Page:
Yum-Yum Bento Box
How long does it take to fix a school lunch? For the experienced parent, good at keeping chips or the equivalent, fruit and veggies, a sandwich and a treat, maybe two minutes. That’s unless the peanut butter has separated or the jelly cowers at the unreachable bottom of the jar. It’s a daily task, done with a kind of slapdash love. But other folk have other ideas. The Yum-Yum Bento Box, a delectable little cookbook is a case in point. Crystal Watanabe and Maki Ogawa introduce the art of designing lunch in a bento, a box-for-one popularly known in Japan.
The colorful pages display elegant or humorous lunch ideas that are sure to be the envy of everyone else in the cafeteria.
Full-color photographs show folktale and fairytale characters, holiday symbols and creatures created almost wholly with snippets of fresh vegetables, molded rice, and nori (dried seaweed). The ingredients are mostly at your regular supermarket though it might be tricky to find quail eggs if you are dedicated to copying the bumblebee creation!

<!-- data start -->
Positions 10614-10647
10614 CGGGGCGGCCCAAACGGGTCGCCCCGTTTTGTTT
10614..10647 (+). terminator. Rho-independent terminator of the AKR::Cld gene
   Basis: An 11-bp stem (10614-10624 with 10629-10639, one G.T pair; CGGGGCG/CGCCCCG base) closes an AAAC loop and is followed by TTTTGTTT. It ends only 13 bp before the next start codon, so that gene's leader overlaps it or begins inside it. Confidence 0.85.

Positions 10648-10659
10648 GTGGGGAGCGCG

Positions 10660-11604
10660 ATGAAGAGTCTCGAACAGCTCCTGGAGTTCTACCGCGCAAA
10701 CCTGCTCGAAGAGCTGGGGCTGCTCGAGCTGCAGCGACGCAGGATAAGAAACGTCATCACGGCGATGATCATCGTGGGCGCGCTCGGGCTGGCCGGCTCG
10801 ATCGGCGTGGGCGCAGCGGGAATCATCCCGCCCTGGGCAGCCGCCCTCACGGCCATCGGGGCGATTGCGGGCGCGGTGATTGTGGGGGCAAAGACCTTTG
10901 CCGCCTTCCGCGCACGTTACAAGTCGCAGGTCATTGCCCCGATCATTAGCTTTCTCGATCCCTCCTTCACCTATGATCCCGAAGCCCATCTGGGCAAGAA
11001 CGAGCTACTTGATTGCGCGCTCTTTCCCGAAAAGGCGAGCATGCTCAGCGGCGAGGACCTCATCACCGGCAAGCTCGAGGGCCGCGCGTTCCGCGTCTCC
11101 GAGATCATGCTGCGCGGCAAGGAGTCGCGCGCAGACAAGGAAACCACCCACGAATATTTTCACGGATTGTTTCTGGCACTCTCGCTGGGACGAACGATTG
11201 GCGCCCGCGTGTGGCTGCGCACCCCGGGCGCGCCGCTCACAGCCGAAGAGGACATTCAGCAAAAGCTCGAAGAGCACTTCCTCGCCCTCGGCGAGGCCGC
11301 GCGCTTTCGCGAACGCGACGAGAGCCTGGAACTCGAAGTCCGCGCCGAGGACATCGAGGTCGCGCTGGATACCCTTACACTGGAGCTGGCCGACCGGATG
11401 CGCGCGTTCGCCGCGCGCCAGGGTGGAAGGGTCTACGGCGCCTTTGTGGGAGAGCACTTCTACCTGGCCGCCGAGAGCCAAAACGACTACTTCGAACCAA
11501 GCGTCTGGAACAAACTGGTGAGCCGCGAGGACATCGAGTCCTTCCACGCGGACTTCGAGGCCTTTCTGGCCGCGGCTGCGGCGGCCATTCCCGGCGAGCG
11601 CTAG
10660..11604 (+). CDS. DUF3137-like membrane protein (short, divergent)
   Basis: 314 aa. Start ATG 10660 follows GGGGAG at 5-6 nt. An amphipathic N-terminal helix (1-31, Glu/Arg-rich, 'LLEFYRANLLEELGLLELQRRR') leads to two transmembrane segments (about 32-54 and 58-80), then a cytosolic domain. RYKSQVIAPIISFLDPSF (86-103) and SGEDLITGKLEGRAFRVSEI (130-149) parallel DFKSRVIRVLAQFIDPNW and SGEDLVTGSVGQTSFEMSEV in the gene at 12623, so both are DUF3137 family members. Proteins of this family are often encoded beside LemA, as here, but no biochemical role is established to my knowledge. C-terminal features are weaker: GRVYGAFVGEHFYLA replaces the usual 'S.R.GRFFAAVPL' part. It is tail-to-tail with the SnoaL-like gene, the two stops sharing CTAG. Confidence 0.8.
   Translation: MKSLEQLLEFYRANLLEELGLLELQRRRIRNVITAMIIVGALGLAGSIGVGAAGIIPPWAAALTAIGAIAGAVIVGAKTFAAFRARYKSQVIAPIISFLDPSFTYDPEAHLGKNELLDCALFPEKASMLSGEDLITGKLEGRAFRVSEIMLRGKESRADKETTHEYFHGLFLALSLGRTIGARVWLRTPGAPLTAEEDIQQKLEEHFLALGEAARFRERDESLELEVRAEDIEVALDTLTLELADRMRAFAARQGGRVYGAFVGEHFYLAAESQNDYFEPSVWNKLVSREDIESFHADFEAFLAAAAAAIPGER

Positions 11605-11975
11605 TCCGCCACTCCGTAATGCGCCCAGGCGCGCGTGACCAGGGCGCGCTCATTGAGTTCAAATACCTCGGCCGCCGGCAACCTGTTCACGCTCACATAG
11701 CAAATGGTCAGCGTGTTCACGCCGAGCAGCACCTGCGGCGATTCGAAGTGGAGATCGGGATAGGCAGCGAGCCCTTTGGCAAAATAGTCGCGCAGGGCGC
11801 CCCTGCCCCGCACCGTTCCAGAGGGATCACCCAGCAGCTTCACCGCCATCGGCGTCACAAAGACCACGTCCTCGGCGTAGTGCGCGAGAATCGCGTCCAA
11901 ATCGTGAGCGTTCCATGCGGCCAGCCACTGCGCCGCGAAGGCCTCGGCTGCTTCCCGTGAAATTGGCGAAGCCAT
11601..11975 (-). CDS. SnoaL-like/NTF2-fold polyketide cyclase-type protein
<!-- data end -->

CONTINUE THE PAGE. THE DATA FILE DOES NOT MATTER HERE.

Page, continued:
Yum-Yum Bento Box: Fresh Recipes for Adorable Lunches, By Crystal Watanabe, Maki Ogawa, Quirk Books, 2010
© 2010 Jane Manaster. All Rights Reserved.
While you’re gathering ideas for young palates, consider Silly Snacks by Favorite Brand Name. Silly is the key ingredient in this snack helper filled with clever creations. I received a copy of this cookbook several years ago from the queen of kid pleasers, our “90-something” great-grandma to my kids. She sent copies around to many of her loved ones and we keep ours at the ready when meal time calls for fun. We love the Tic-Tac-Toe Tuna Pizza.